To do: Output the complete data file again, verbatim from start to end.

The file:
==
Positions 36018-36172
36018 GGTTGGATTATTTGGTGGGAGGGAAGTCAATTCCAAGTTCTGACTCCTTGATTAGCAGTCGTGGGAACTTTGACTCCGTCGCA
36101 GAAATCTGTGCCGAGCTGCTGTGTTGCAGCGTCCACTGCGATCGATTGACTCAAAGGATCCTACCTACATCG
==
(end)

Positions 36018-36172
36018 GGTTGGATTATTTGGTGGGAGGGAAGTCAATTCCAAGTTCTGACTCCTTGATTAGCAGTCGTGGGAACTTTGACTCCGTCGCA
36101 GAAATCTGTGCCGAGCTGCTGTGTTGCAGCGTCCACTGCGATCGATTGACTCAAAGGATCCTACCTACATCG